Search and Access Archived Conference Presentations

The 2009 ASHS Annual Conference

Impact of Brassica Cover Crops On Eggplant Transplant Growth and Muskmelon Seed Germination Under Field Conditions

Monday, July 27, 2009
Illinois/Missouri/Meramec (Millennium Hotel St. Louis)
Victoria Ackroyd, Horticulture, Michigan State University, East Lansing, MI
Mathieu Ngouajio, Horticulture, Michigan State University, East Lansing, MI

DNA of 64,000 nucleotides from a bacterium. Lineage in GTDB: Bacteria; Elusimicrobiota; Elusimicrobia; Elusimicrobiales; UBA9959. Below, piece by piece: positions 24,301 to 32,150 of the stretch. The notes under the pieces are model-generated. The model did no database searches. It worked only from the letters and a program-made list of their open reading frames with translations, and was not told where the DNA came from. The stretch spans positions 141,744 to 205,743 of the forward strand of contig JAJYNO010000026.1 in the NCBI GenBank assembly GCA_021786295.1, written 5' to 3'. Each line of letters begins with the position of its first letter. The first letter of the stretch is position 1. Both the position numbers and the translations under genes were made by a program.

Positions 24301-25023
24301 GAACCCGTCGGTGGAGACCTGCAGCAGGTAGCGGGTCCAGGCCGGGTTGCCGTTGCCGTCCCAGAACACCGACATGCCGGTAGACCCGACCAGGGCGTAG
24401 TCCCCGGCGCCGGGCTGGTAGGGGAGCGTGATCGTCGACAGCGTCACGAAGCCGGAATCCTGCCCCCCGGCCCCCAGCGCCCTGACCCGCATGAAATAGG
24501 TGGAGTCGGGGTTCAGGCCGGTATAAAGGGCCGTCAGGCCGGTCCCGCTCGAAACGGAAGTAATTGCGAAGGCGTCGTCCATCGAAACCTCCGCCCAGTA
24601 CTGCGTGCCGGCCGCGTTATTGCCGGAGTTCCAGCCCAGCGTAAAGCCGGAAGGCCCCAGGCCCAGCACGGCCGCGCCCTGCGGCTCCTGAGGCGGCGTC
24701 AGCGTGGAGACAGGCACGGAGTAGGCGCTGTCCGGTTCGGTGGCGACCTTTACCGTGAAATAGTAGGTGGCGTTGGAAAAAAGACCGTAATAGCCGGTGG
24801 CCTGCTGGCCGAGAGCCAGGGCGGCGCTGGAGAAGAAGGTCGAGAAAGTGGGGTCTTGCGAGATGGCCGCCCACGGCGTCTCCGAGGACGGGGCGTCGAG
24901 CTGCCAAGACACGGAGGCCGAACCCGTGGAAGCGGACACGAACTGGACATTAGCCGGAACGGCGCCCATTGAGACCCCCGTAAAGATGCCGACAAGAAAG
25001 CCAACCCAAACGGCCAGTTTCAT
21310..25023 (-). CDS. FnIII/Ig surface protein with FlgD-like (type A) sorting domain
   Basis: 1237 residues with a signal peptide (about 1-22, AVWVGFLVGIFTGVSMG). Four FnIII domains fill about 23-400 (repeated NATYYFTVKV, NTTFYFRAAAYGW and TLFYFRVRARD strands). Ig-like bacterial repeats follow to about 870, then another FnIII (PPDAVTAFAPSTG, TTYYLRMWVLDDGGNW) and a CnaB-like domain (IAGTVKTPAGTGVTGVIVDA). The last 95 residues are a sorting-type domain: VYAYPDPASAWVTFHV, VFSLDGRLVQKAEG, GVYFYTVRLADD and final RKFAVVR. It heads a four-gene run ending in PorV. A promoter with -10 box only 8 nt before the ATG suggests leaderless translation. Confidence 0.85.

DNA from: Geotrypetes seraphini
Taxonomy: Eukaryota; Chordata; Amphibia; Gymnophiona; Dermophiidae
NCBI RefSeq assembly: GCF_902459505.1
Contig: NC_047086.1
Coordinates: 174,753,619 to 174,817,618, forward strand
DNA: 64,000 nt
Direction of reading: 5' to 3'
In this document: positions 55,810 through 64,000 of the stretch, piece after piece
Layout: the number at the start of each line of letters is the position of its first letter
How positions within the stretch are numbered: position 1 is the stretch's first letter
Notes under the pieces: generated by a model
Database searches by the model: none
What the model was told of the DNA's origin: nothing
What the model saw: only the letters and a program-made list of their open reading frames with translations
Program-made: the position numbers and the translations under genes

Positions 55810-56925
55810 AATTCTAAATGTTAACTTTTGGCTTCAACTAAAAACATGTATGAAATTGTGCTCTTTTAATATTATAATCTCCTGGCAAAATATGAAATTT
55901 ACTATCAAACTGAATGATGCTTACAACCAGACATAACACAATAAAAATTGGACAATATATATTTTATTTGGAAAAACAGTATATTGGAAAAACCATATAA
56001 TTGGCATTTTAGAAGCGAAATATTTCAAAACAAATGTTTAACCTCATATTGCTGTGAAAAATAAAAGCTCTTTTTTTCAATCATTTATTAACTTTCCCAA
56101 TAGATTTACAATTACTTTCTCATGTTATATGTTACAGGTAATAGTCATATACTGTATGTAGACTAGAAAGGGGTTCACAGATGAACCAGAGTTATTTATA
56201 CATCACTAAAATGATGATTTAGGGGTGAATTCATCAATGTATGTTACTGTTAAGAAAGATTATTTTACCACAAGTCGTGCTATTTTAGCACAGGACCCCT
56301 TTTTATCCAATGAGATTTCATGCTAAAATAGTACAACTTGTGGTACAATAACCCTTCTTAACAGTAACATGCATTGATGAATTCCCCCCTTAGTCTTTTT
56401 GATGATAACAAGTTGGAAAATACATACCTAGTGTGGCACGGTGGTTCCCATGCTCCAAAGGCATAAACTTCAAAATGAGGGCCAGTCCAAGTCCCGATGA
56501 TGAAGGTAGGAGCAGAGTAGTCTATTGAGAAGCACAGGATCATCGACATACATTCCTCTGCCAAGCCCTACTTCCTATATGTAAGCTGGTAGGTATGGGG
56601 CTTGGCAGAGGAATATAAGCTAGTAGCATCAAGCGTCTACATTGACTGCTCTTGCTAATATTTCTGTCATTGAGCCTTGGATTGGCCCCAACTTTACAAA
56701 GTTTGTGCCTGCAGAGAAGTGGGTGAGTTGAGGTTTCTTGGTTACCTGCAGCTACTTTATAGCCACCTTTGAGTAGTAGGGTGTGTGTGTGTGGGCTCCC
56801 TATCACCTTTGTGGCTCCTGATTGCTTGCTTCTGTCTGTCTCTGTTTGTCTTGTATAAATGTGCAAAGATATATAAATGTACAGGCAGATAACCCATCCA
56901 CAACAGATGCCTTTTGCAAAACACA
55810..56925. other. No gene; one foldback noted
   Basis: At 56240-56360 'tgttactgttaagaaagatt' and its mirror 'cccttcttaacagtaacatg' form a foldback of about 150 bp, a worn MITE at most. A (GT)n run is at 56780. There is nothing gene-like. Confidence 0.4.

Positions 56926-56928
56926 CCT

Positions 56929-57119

A field experiment was conducted at the Southwest Michigan Research and Extension Center in Berrien County, Michigan in the summer of 2008 to determine the effects of three Brassica cover crops on eggplant and muskmelon growth and yield. The treatments consisted of oilseed radish (20 lbs/acre), yellow mustard (9 lbs/acre), Oriental mustard (8 lbs/acre), methyl bromide (the positive control), and no treatment (the negative control). The experiment used a randomized complete block design with 6 replications.  Methyl bromide (400 lbs/acre 50:50 methyl bromide:chloropicrin) was applied in mid May. The cover crops were planted on 4 April, then disked and tilled into the soil on 3 June, after which black plastic mulch was immediately put in place. Eggplant seedlings were transplanted and muskmelon seeds were direct-seeded into the beds on 10 June. Plots were evaluated for stand count, transplant height, and Verticillium wilt incidence based on a subjective score of 1 to 10 (1 being ‘dead’ and 10 being ‘no disease’).  The eggplant in the yellow mustard plots consistently had the lowest subjective scores (indicating more disease).  Although eggplant stand was not affected, transplant height was generally reduced in the cover crop plots early in the season. Further, the cumulative yield of grade 1 eggplant was significantly less in the yellow mustard plots than in the methyl bromide and no treatment plots. Muskmelon stand counts were reduced in the cover crop plots. Melon stand was 0, 12, and 40% for oilseed radish, Oriental mustard, and yellow mustard, respectively, compared to 100% for the methyl bromide plots and the untreated control plots.  The results suggest that the use of these three cover crops is not advisable in systems where the cash crop will be direct seeded immediately after tilling the cover crop into the soil. Additional studies are needed to determine a safe period of time between cover crop incorporation into the soil and cash crop seeding, and to determine the susceptibility of cash crop cultivars to cover crop residue.